All is well as that ends well, now we can watch AFCON

All is well that ends well. Friday was one of those days when the news mill was bursting at the seams thanks to the anxiety around two events in particular. It was a time when many were anxiously waiting to see what happens next and how it does. The analysts had already penned their predictions exhausting different scenarios and sitting back hoping it all plays out just the way they it appeared in their crystal balls.

All is well that ends well. Friday was one of those days when the news mill was bursting at the seams thanks to the anxiety around two events in particular. It was a time when many were anxiously waiting to see what happens next and how it does. The analysts had already penned their predictions exhausting different scenarios and sitting back hoping it all plays out just the way they it appeared in their crystal balls.

The phenomenal eight years of Barack Obama as president of the United States of America were coming to an end. I call them phenomenal because he was the first black US president; something many thought was not even a possibility in a country that is known for its deep racial issues. Well, he came, saw and conquered. Of course he also failed in some areas.

Enter the flamboyant billionaire Donald Trump who I initially thought was going to be like Ross Perot, you know rich with some money to spend but not really serious until it dawns on all of us that he was not joking. He is now the 45th president of the United States for at least the next four years.

During all the talk about Trump and Obama, the one line that bothers me a lot is when our media houses hammer on about what he (Trump) will do for Africa or when some say Obama did not do enough for Africa. Listen folks, an American president does not owe us any work. Like I always say, all politics is local. Whatever is foreign policy is driven by what is local.

Therefore whatever it is you expect or assume is done for Africa by someone in Washington is simply to do with American interests not your interests. More so, Africa is not a country and indeed those in Washington know this for a fact. In their books, Burundi is so different from Egypt and Swaziland is nothing like Djibouti.

Now that we are talking Africa, I must say it was good relief to know that the crisis in Gambia panned out well with the former leader agreeing to relinquish power to his rival in the recent election, Adama Barrow. The anxiety around this was the fear of another unnecessary war on the continent. The above two events had successfully taken all the attention away from Africa’s biggest football showpiece –Africa Cup of Nations.

The tournament already has to compete for attention with the English Premier League that is now arguably a global spectacle so the drama in Gambia and the US power transfer were simply pounding a wounded man. Uganda Cranes are East Africa’s only representative at the games unless you factor in our cousins from the Democratic Republic of Congo.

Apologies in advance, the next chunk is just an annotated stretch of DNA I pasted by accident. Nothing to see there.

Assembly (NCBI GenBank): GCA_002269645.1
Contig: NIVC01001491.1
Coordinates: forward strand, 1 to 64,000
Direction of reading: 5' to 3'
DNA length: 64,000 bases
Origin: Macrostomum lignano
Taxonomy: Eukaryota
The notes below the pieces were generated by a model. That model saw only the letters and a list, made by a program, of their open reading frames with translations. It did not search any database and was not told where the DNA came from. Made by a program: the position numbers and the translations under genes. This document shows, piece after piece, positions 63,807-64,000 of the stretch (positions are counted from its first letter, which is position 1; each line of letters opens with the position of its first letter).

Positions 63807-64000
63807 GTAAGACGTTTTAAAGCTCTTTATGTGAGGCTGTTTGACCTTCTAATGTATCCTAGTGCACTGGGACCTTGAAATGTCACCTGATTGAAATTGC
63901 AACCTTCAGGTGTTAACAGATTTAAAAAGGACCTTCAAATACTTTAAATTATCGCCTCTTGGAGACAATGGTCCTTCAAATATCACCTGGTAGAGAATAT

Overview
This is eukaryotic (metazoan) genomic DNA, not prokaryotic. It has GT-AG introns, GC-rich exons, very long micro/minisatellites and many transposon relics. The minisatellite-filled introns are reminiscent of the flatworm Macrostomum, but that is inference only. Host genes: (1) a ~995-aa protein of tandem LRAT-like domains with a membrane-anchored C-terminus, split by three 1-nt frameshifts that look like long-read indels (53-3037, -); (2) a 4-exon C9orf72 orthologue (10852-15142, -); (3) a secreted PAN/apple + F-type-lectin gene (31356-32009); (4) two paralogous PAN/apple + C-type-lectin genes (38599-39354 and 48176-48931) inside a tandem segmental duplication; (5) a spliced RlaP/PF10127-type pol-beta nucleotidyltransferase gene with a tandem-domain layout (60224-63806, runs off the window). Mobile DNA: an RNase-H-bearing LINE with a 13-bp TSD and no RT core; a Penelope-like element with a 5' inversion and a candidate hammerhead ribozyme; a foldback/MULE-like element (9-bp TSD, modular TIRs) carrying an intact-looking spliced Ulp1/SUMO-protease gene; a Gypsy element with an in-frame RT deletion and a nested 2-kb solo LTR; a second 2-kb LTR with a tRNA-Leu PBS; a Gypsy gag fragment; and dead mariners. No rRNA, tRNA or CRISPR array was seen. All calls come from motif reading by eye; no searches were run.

The excitement about Uganda’s presence comes from the fact that the country had not featured since 1978 a time when most Ugandans alive today, were not yet even born. However the several near misses also play a role in this excitement. In the recent years these near misses have fuelled a new source of national pride that had become hard to find.

Before all this, Ugandans used to envy Kenyans who were attending Ugandan universities and always wore shirts with the words Kenya or the country’s emblem. Others had those now ubiquitous bracelets with the Kenyan flag. There was not much for Ugandans to be proud about then for them to wear it around.

Then Uganda Cranes started getting its act together and winning or refusing to lose games at the Mandela National Stadium in Namboole. The lovers of the game starting loving the team and one by one they bought replica jerseys for the matches. It later became cool to wear these jerseys even when there was no game being played.

When the team stepped out for its first game, one brave CEO ‘ordered’ his staff to wear Uganda Cranes’ jerseys to work, on a Wednesday. So many others did the same and selfies flooded the social media platforms. It was good to see Ugandans feeling the way Kenyans feel when their athletes or rugby 7s players perform well, even if the Cranes are yet to win anything at the continental stage.

The moral of the story is that sports success makes patriotism much easier to sell than anything else. It is good for the soul and very good for the economy. And this is not something that the American leaders will do for us.

 

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